Now before we throw Thomas under the bus, I hope today you will realize that Thomas is not as bad as he has been made out to be.  When you think of Thomas, you remember him as what?  “Doubting Thomas”–but after today, I believe you will agree with me that Thomas could sue for defamation of character.  Thomas’s name has been scorched for 2,000 years, and today we need to set the record straight.  He may have had a negative bent, but he was devoted to Christ.  That’s why I call him Mr. Devoted Pessimist.  Sure, he has a sinful bent to deal with, but he was also deeply devoted to Christ in a way few were back then, or today.

If you’re new with us, we are teaching verse-by-verse through the gospel of Mark, and have arrived in chapter 3 where Jesus calls His twelve disciples.  Mark already told us the religious leaders are trying to kill Christ in verse 6.  So He moves His ministry from the synagogues out into the open–and the crowds are so large, there is no way He can minister to everyone in verses 7 and 8.  So He appoints these twelve to officially help in the preaching and caring for the crowds, and to continue to work long after Christ has ascended to Heaven.  After Peter, James and John are named in verses 16 and 17, in verse 18 Mark also tells us Jesus appointed, “and Andrew, and Philip, and Bartholomew, and Matthew, and Thomas.”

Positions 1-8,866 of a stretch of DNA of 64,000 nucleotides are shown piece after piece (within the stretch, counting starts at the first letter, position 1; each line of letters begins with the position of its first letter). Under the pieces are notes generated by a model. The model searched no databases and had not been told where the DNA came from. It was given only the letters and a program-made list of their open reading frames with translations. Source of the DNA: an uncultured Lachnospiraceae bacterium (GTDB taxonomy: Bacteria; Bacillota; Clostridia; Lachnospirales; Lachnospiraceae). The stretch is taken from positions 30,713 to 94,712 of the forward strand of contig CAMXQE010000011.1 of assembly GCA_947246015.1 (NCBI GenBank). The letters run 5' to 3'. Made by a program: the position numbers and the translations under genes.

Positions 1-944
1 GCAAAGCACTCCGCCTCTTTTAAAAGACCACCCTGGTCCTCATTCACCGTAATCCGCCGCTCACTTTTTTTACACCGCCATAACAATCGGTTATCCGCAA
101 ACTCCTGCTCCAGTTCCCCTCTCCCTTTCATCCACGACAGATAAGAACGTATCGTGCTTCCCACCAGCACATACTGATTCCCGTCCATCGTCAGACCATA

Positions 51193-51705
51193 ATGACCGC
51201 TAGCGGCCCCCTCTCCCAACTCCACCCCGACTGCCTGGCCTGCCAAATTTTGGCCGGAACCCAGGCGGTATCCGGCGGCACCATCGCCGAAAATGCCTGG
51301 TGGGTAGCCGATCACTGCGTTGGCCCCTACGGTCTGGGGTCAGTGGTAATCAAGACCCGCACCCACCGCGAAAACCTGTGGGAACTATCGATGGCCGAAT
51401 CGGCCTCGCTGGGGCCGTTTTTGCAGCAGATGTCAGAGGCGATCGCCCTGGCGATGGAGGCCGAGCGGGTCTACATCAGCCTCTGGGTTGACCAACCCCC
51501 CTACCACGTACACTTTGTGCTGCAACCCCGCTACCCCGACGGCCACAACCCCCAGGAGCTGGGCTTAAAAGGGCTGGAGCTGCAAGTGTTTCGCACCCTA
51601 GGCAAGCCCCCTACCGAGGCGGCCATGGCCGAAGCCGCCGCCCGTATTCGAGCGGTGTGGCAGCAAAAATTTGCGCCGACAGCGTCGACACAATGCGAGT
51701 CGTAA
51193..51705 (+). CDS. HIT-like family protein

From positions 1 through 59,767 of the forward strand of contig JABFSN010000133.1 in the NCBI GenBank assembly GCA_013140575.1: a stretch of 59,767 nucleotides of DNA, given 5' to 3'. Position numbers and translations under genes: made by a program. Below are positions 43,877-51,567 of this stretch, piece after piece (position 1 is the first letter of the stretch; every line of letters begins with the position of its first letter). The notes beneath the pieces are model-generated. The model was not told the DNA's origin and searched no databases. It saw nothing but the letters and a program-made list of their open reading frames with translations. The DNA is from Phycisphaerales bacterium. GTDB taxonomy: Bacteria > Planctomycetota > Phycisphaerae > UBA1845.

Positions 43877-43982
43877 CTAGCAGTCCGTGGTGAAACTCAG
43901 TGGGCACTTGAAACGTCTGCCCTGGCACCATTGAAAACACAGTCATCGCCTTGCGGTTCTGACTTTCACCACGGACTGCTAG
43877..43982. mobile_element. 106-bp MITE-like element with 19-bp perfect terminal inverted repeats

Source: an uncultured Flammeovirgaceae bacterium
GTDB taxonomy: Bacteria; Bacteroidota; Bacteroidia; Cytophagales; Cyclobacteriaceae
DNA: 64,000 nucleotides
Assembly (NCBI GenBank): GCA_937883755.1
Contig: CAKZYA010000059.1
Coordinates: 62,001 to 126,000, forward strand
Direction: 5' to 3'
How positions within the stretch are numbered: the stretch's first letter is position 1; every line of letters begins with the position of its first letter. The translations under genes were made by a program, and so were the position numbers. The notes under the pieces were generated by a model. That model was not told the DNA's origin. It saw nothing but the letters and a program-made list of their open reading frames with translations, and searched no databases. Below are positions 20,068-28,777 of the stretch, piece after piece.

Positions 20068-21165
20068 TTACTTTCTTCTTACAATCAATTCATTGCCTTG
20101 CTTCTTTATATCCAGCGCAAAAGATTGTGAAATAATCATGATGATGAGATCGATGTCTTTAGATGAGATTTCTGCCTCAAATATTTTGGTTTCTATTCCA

Who is Thomas?  Well, he was also called Didymus, which means “the twin”.  Apparently he had a twin brother or sister, but that twin is a mystery to us–they’re never named in the Bible.  And Thomas’s name is only mentioned in Matthew, Mark and Luke, with no description given, other than he was one of the twelve apostles.  So all we know about Thomas is written in the gospel of John.

John fills in what the other gospels left out, giving us a better picture of some of the little-known apostles, like Thomas.  He is shown to be a negative, brooding worry-wart, who was anxious and angst ridden, anticipating the worst to happen.  Thomas had a habit of looking at the dark corners of life.  But Thomas was also intensely devoted to Christ.